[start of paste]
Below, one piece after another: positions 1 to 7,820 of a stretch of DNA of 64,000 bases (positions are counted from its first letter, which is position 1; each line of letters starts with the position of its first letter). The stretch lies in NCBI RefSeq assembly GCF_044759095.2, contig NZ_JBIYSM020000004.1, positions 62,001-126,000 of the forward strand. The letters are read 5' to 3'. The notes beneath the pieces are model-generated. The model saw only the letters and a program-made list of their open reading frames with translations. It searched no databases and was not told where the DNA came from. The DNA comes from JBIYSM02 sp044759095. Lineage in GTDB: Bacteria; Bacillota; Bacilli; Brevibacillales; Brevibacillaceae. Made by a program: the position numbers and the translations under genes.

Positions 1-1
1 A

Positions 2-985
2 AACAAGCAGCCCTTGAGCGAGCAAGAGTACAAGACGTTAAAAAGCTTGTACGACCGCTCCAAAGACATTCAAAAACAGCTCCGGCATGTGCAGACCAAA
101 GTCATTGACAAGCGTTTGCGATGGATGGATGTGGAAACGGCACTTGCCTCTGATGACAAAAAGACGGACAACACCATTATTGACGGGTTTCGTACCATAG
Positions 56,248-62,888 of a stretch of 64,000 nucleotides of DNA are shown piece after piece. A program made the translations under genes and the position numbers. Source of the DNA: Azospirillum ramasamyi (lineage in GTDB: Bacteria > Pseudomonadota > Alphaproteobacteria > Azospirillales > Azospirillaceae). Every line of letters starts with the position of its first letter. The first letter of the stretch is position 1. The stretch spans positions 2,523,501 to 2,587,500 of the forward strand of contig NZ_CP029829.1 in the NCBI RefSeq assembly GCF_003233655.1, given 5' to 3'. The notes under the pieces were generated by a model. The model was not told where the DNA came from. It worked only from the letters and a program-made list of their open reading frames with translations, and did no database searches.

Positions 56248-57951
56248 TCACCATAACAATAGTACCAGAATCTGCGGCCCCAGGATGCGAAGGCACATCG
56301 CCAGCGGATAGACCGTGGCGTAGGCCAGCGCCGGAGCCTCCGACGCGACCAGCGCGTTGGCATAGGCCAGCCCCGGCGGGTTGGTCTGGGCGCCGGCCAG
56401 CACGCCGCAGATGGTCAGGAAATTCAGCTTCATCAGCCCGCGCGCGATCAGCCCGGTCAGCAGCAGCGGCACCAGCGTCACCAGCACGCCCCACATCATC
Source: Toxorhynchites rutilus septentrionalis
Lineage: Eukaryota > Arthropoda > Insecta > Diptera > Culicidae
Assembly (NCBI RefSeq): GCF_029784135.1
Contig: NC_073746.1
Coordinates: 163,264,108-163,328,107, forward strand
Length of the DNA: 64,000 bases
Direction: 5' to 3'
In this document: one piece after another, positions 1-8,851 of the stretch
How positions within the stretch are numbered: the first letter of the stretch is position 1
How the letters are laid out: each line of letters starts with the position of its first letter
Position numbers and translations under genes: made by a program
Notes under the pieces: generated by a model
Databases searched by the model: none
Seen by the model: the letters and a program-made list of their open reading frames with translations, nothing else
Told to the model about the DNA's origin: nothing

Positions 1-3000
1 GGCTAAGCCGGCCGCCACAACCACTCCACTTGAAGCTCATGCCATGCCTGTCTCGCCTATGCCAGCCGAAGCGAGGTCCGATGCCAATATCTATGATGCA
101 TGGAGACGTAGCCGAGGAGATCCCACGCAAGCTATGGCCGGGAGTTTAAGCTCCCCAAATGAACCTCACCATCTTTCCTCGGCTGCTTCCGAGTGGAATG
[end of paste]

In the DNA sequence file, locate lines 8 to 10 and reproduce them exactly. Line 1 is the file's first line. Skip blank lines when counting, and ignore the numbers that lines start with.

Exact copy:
Positions 56248-57951
56248 TCACCATAACAATAGTACCAGAATCTGCGGCCCCAGGATGCGAAGGCACATCG
56301 CCAGCGGATAGACCGTGGCGTAGGCCAGCGCCGGAGCCTCCGACGCGACCAGCGCGTTGGCATAGGCCAGCCCCGGCGGGTTGGTCTGGGCGCCGGCCAG